Estate planning is something we do for the ones we love. Too often, however, people neglect their furry or feathered family members when creating a plan for the future. Believe it or not, estate planning for pets is a growing trend, and it’s not just for the uber-wealthy with pampered poodles. If you have a pet that you love, you need to consider what would happen to your pet if you were no longer around to care for it, whether due to death or physical or mental incapacity.
Fortunately, estate planning for pet owners can be easily incorporated into the general estate planning process, and it can provide security for your pet and peace of mind for you.
What is Involved in Estate Planning for Pets?
Estate planning for your pets doesn’t mean creating a trust to fund Fifi’s pedicures in perpetuity. It simply means creating a plan for your animal’s care in your absence, and providing funding for that care. You might think, “Well, my daughter will make sure my dog is taken care of,” or “My brother loves my cats, I’m sure he’ll take them.” But even if you have discussed the issue in passing, when the time comes, the caretaker you were counting on may have different thoughts. They may not have the time to care for an active or ailing pet, or the financial resources to feed a pet and pay for their other needs, such as medical care.
Creating a pet trust is a way of formalizing an agreement with a chosen pet caretaker and giving them what they need to properly care for your pet. This isn’t something new; it’s a concept that has been codified in Michigan estate planning law for decades.
How Does a Michigan Pet Trust Work?
A pet trust can be a standalone document. But more commonly, it is incorporated into an individual’s larger trust document. So, if you are already making a trust as part of your estate plan, you can easily provide for your pet in the document.
Most people who make a pet trust do so for a dog or cat, but you can do so for any domestic animal, including a horse, bird, hamster, turtle, or even a pet snake. A pet trust can provide for multiple animals and terminate upon the death of the last pet.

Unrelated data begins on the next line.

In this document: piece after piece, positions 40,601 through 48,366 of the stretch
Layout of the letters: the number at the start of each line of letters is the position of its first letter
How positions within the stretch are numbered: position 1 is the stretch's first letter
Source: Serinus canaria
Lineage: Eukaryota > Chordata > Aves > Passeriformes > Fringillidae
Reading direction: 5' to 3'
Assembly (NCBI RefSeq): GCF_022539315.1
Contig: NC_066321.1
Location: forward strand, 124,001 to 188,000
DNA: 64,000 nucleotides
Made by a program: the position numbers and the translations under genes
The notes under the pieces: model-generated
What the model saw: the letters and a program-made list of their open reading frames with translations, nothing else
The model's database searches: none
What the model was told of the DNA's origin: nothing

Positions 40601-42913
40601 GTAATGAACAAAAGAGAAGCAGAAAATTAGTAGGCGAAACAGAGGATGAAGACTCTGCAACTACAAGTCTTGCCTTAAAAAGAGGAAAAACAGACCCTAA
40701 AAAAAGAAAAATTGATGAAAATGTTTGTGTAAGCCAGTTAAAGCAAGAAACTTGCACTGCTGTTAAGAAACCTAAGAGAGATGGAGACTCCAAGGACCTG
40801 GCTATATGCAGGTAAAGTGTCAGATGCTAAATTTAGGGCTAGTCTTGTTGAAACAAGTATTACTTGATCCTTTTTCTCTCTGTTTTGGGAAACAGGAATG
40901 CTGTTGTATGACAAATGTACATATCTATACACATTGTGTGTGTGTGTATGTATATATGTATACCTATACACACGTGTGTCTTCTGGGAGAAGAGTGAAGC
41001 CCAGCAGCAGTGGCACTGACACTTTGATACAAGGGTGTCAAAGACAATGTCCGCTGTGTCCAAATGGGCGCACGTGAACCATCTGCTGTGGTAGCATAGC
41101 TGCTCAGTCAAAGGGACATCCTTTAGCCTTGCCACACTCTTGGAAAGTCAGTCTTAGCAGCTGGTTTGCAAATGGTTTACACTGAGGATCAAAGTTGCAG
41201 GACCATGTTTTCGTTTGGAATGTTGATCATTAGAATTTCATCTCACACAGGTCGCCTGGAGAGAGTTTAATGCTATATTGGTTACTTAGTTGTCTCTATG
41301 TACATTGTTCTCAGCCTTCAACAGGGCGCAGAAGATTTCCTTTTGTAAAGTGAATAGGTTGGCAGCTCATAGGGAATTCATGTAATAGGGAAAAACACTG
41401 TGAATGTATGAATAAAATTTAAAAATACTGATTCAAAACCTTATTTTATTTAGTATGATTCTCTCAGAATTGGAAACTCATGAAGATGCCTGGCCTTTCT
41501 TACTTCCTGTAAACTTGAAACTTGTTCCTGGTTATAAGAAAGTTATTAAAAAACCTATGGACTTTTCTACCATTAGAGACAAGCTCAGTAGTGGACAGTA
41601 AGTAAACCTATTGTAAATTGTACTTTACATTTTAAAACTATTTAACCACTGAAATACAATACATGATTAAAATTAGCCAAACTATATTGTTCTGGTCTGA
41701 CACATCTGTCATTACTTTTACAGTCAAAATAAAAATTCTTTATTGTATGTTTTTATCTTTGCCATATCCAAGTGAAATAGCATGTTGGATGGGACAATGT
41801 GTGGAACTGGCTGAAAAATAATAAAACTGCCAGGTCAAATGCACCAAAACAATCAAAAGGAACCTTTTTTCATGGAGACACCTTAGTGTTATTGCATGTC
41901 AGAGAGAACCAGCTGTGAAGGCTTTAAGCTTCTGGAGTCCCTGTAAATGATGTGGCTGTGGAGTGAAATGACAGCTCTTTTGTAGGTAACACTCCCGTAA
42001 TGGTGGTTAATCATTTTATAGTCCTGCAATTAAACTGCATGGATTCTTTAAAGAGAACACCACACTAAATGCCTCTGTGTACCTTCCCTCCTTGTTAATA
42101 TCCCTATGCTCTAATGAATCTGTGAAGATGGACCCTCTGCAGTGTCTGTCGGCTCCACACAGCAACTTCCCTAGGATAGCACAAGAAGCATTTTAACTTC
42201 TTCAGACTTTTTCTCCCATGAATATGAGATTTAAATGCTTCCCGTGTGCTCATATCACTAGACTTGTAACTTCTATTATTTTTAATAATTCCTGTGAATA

The person creating the trust is known as the settlor. The settlor names a trustee, who will manage and distribute assets in the trust for the benefit of the trust. The trust also names a caretaker who will be directly responsible for the pet’s care. The trustee and caretaker may be the same person, or two separate people. Having a separate trustee and caretaker can provide a measure of oversight and assurance that trust funds are being used for their intended purpose. Talk to your estate planning attorney to discuss whether separating the two roles is necessary or desirable in your situation. If you don’t name a trustee for your trust, or your chosen trustee is unable or unwilling to serve, the probate court will appoint a trustee.
Once you and your attorney have decided on appropriate terms for your pet trust and drafted and executed the trust, you’re still not done. You must fund the trust: place assets in the name of the trust so that the trustee can distribute funds for your pet’s benefit. Your estate planning attorney will advise you as to how best to fund your pet trust, but it can be as simple as creating a checking account in the name of the trust and putting money in it for your pet’s care.
How much money should you use to fund the trust? That depends on the age and need of your pet or pets. It costs much more to provide for a horse than, say, the average cat. You will want to fund the trust with enough assets to ensure that your pet has the food, medical care, grooming, and other incidentals they need. That said, don’t put more money in the trust than will reasonably be needed for the pet’s care.
The sad reality is that your pet will pass away at some point, and there may be funds remaining in the trust. To prepare for that possibility, your pet trust should name a contingent beneficiary who will receive any money remaining in the trust when its purpose has been completed. The trust continues, as stated above, until the pet passes away, or for a maximum of 21 years, whichever event occurs first.
Don’t Neglect Estate Planning for Pets
If you are like many people, your pet is a member of the family. You would never leave a family member’s future care to chance; not every pet owner can count on someone kind stepping up to provide pet care. Take measures to protect your pet today.
If you have questions about Michigan pet trusts, contact Estate Planning & Elder Law Services to schedule a consultation.